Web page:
Building the Chicago Bulls’ all-time draft bust starting lineup

Jay Williams, Chicago Bulls (Photo credit should read STAN HONDA/AFP via Getty Images)
Jay Williams, Chicago Bulls (Photo credit should read STAN HONDA/AFP via Getty Images) /
3 of 3
Marquis Teague, Chicago Bulls, Draft Busts
Marquis Teague, Chicago Bulls (Photo by Kevin C. Cox/Getty Images) /

Shooting Guard: Marquis Teague (2012, Pick #29)

It’s rare for a pick this late in the first round to ever be worth considering a draft bust, but Marquis Teague is the rare exception here for the Chicago Bulls. Marquis would play just three seasons in the league, averaging a pitiful 2.4 points and 1.5 assists in the NBA.

Marquis was so terrible, that the Bulls traded him away before his rookie contract was even halfway over for a guy named Tornike Shengelia, who would only play 17 total minutes with the Bulls (and never play in the NBA again, after).

Brother to NBA All-Star Jeff Teague, his pedigree certainly seemed to suggest that talent ran in the family. However, Marquis would never even come close to reaching the heights his brother did in the NBA, including Jeff’s 2021 championship run with the Milwaukee Bucks.

It’s understandably rare for late first-round picks to become even average rotational players with long careers in the NBA. It’s not Marquis’ fault for not being up to the task, but it most certainly is the Chicago Bulls’ fault for drafting him in the first place. In 2012, the Bulls were fresh off a 50-16 record that tied San Antonio for the NBA’s best and seemed to be genuine championship contenders until Derrick Rose’s tragic injury in the first round of the playoffs.

Beyond Rose, the Bulls had an experienced Rip Hamilton, an up-and-coming Jimmy Butler, and would go on to sign two fantastic rotational players in Kirk Hinrich and Nate Robinson. There simply was no need to go out and draft a guard while Rose recovered when the current core could have held the fort down.

Head coach Tom Thibodeau and his staff famously advocated for the Bulls to select Michigan State forward Draymond Green to round out the roster, but the front office decided to select Teague instead. It’s interesting to think about what the Bulls could have done had they selected Draymond instead, which is exactly why Teague has gone down as one of the biggest draft mistakes in franchise history.

Dishonorable Mention: Jimmy Collins (1970, Pick #11)

Point Guard: Jay Williams (2002, Pick #2)

Largely regarded as the biggest draft in Chicago Bulls history, there was no doubt that Jay Williams was ever going to miss this list. After an incredibly decorated college career at Duke where Williams won nearly every award imaginable, including Player of the Year in 2002 and a national championship in 2001, he seemed like a great bet with the second overall selection.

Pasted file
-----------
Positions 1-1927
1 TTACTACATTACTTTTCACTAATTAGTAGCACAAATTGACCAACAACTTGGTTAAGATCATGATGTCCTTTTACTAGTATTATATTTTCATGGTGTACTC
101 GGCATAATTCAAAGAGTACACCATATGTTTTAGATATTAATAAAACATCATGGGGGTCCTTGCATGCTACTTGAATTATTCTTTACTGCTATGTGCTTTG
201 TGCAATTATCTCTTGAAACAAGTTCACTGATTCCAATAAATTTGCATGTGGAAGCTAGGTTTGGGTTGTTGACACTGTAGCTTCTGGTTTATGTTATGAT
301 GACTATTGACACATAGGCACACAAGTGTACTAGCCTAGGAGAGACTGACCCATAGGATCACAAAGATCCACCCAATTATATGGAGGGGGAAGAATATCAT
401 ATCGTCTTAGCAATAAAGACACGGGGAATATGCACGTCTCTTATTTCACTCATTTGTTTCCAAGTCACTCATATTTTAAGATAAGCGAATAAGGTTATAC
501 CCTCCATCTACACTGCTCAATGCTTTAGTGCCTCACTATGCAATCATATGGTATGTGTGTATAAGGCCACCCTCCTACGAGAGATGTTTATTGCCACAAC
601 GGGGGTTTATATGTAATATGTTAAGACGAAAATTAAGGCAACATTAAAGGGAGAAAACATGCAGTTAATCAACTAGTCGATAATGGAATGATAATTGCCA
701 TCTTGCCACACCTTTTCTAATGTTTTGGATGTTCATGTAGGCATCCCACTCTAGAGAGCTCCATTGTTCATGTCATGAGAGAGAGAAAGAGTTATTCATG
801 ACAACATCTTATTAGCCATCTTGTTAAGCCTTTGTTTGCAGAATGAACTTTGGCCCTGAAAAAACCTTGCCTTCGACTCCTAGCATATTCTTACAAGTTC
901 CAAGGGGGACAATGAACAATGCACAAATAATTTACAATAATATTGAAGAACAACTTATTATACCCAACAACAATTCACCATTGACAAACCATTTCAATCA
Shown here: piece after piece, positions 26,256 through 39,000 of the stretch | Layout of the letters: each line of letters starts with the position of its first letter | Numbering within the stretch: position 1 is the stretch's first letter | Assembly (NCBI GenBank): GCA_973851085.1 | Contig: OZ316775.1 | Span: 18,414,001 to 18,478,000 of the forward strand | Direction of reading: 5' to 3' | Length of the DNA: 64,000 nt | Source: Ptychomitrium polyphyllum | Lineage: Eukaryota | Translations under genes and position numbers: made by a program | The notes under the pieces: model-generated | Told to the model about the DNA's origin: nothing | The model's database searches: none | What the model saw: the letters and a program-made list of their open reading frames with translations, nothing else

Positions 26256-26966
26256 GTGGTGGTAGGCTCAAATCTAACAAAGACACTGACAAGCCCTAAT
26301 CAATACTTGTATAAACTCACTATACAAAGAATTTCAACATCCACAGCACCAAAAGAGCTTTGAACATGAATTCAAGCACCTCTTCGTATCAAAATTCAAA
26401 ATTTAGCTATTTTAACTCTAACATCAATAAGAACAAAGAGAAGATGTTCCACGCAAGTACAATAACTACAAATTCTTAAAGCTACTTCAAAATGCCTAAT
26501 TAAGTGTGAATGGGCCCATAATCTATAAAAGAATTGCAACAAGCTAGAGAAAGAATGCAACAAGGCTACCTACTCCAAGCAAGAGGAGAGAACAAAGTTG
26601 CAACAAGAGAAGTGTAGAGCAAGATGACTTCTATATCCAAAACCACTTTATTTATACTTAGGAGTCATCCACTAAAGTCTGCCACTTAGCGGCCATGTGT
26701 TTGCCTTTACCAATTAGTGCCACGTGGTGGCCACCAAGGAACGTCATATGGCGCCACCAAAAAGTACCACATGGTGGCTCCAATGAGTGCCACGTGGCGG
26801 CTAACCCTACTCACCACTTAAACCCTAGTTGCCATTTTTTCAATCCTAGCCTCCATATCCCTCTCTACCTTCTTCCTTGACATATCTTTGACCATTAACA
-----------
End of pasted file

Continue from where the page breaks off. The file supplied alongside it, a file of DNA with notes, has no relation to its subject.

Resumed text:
Unfortunately, he’d struggle mightily in his rookie campaign, posting just 9.5 points and 4.7 assists per game on an abysmal 39.9% shooting from the field. However, fighting for minutes with Jamal Crawford very likely disrupted his natural flow as a leader, as he did take over and dominate a handful of games that season.

He’d never get the chance to improve on that poor initial impression, however, as he’d suffer from a head-on motorcycle collision with a street light while speeding through Chicago. This effectively ended his playing career as Williams had to fight simply to recover the ability to use of his legs after fracturing his pelvis, tearing multiple ligaments in his knee, and severing a vital nerve in his leg.

Having a top-two pick on just five separate occasions in franchise history, Williams stands alone as the only player who didn’t have a successful career. Derrick Rose and Elton Brand obviously enjoyed massively successful careers as the Bulls’ only two top selections, but even Dave “not Magic Johnson” Greenwood and Scott May made solid careers for themselves after being drafted by Chicago in the late ’70s.

Obviously, it’s difficult to say just how his career may have panned out had the collision never happened. Still, a three-year guard in college coming in and looking that underdeveloped was never a good sign to begin with.

Fortunately, the Bulls would draft Kirk Hinrich with their first-round draft pick in 2003 and the point guard problem would finally be solved. Hinrich helped usher in a new era of Bulls basketball that ultimately culminated with Rose and Thibodeau transforming Chicago into a contender once again.

Dishonorable Mention: Dave Schellhase (1966, Pick #10)

15 best draft picks in Chicago Bulls history. dark. Next